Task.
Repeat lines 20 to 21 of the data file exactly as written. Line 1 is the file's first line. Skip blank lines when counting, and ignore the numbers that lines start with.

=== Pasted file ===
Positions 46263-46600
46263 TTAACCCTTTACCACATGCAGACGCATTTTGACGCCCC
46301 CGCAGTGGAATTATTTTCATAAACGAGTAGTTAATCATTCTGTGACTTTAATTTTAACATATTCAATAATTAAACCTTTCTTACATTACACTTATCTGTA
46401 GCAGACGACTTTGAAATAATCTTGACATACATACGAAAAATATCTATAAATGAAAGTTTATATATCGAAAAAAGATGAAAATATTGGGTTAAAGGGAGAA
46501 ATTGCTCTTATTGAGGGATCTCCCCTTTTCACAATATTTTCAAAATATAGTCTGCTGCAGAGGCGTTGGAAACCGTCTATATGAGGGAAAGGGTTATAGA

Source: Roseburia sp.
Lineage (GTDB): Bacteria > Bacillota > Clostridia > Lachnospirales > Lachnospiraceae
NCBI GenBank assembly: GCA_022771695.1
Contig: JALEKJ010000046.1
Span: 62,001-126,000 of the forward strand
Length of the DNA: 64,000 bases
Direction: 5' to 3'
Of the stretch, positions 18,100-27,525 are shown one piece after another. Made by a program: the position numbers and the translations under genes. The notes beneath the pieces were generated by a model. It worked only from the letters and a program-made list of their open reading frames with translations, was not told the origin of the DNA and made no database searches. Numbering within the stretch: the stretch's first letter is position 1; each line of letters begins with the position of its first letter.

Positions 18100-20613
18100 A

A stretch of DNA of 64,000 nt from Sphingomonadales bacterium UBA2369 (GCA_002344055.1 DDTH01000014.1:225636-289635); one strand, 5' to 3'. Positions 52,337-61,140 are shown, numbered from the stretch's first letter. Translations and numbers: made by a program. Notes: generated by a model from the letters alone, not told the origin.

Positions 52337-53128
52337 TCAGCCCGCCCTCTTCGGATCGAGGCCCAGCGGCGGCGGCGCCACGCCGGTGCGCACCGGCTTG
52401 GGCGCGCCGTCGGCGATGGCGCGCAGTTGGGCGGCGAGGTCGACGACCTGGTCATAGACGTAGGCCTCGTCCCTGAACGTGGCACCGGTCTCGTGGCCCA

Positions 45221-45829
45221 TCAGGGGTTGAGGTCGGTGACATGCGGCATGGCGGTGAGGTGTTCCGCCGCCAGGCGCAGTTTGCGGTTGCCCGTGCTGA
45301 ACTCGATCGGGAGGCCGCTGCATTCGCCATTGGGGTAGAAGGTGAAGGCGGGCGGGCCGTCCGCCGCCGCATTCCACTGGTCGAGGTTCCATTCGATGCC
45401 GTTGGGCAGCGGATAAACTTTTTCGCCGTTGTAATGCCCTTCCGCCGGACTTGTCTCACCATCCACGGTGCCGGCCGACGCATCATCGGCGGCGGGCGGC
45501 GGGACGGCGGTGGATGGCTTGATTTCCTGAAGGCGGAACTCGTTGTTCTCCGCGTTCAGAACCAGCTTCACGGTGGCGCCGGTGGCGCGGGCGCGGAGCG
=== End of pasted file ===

Positions 45221-45829
45221 TCAGGGGTTGAGGTCGGTGACATGCGGCATGGCGGTGAGGTGTTCCGCCGCCAGGCGCAGTTTGCGGTTGCCCGTGCTGA